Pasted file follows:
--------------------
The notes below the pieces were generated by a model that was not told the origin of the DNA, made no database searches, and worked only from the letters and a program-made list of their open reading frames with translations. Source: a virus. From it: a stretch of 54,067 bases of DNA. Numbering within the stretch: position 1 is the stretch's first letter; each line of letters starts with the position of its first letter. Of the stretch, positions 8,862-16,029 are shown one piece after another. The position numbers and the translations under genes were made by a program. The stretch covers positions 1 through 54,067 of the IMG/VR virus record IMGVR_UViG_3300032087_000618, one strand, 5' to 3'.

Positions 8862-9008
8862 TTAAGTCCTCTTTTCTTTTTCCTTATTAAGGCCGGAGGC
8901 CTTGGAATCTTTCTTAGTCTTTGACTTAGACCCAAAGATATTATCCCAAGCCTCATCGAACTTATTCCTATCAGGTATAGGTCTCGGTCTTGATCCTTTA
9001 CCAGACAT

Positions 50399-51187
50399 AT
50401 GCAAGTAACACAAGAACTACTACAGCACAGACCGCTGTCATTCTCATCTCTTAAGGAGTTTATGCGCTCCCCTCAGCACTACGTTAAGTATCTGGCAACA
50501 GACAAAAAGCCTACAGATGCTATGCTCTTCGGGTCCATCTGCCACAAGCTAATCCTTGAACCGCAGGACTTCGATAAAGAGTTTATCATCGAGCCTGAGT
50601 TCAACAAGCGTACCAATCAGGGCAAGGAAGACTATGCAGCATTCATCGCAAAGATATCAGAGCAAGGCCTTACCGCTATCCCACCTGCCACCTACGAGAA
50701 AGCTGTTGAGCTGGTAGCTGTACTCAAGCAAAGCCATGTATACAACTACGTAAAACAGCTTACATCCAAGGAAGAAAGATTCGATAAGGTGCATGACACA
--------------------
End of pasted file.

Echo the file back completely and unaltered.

The notes below the pieces were generated by a model that was not told the origin of the DNA, made no database searches, and worked only from the letters and a program-made list of their open reading frames with translations. Source: a virus. From it: a stretch of 54,067 bases of DNA. Numbering within the stretch: position 1 is the stretch's first letter; each line of letters starts with the position of its first letter. Of the stretch, positions 8,862-16,029 are shown one piece after another. The position numbers and the translations under genes were made by a program. The stretch covers positions 1 through 54,067 of the IMG/VR virus record IMGVR_UViG_3300032087_000618, one strand, 5' to 3'.

Positions 8862-9008
8862 TTAAGTCCTCTTTTCTTTTTCCTTATTAAGGCCGGAGGC
8901 CTTGGAATCTTTCTTAGTCTTTGACTTAGACCCAAAGATATTATCCCAAGCCTCATCGAACTTATTCCTATCAGGTATAGGTCTCGGTCTTGATCCTTTA
9001 CCAGACAT

Positions 50399-51187
50399 AT
50401 GCAAGTAACACAAGAACTACTACAGCACAGACCGCTGTCATTCTCATCTCTTAAGGAGTTTATGCGCTCCCCTCAGCACTACGTTAAGTATCTGGCAACA
50501 GACAAAAAGCCTACAGATGCTATGCTCTTCGGGTCCATCTGCCACAAGCTAATCCTTGAACCGCAGGACTTCGATAAAGAGTTTATCATCGAGCCTGAGT
50601 TCAACAAGCGTACCAATCAGGGCAAGGAAGACTATGCAGCATTCATCGCAAAGATATCAGAGCAAGGCCTTACCGCTATCCCACCTGCCACCTACGAGAA
50701 AGCTGTTGAGCTGGTAGCTGTACTCAAGCAAAGCCATGTATACAACTACGTAAAACAGCTTACATCCAAGGAAGAAAGATTCGATAAGGTGCATGACACA